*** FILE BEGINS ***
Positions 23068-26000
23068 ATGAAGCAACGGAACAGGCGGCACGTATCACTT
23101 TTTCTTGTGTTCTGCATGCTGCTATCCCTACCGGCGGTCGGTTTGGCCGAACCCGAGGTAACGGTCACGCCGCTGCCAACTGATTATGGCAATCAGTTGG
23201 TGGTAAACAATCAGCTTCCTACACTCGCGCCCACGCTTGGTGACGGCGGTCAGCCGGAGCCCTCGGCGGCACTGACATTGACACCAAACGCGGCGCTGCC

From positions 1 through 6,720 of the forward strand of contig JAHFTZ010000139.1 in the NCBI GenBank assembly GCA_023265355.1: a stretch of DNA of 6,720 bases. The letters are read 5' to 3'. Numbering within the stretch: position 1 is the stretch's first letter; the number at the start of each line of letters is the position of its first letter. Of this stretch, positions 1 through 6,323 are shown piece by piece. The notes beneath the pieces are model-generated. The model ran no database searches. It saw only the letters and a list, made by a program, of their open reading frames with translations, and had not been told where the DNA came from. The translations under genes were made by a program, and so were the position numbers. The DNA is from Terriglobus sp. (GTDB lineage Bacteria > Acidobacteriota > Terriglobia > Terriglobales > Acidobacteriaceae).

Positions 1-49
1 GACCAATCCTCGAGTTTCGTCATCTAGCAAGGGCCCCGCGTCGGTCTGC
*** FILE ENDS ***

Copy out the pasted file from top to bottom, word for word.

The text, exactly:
Positions 23068-26000
23068 ATGAAGCAACGGAACAGGCGGCACGTATCACTT
23101 TTTCTTGTGTTCTGCATGCTGCTATCCCTACCGGCGGTCGGTTTGGCCGAACCCGAGGTAACGGTCACGCCGCTGCCAACTGATTATGGCAATCAGTTGG
23201 TGGTAAACAATCAGCTTCCTACACTCGCGCCCACGCTTGGTGACGGCGGTCAGCCGGAGCCCTCGGCGGCACTGACATTGACACCAAACGCGGCGCTGCC

From positions 1 through 6,720 of the forward strand of contig JAHFTZ010000139.1 in the NCBI GenBank assembly GCA_023265355.1: a stretch of DNA of 6,720 bases. The letters are read 5' to 3'. Numbering within the stretch: position 1 is the stretch's first letter; the number at the start of each line of letters is the position of its first letter. Of this stretch, positions 1 through 6,323 are shown piece by piece. The notes beneath the pieces are model-generated. The model ran no database searches. It saw only the letters and a list, made by a program, of their open reading frames with translations, and had not been told where the DNA came from. The translations under genes were made by a program, and so were the position numbers. The DNA is from Terriglobus sp. (GTDB lineage Bacteria > Acidobacteriota > Terriglobia > Terriglobales > Acidobacteriaceae).

Positions 1-49
1 GACCAATCCTCGAGTTTCGTCATCTAGCAAGGGCCCCGCGTCGGTCTGC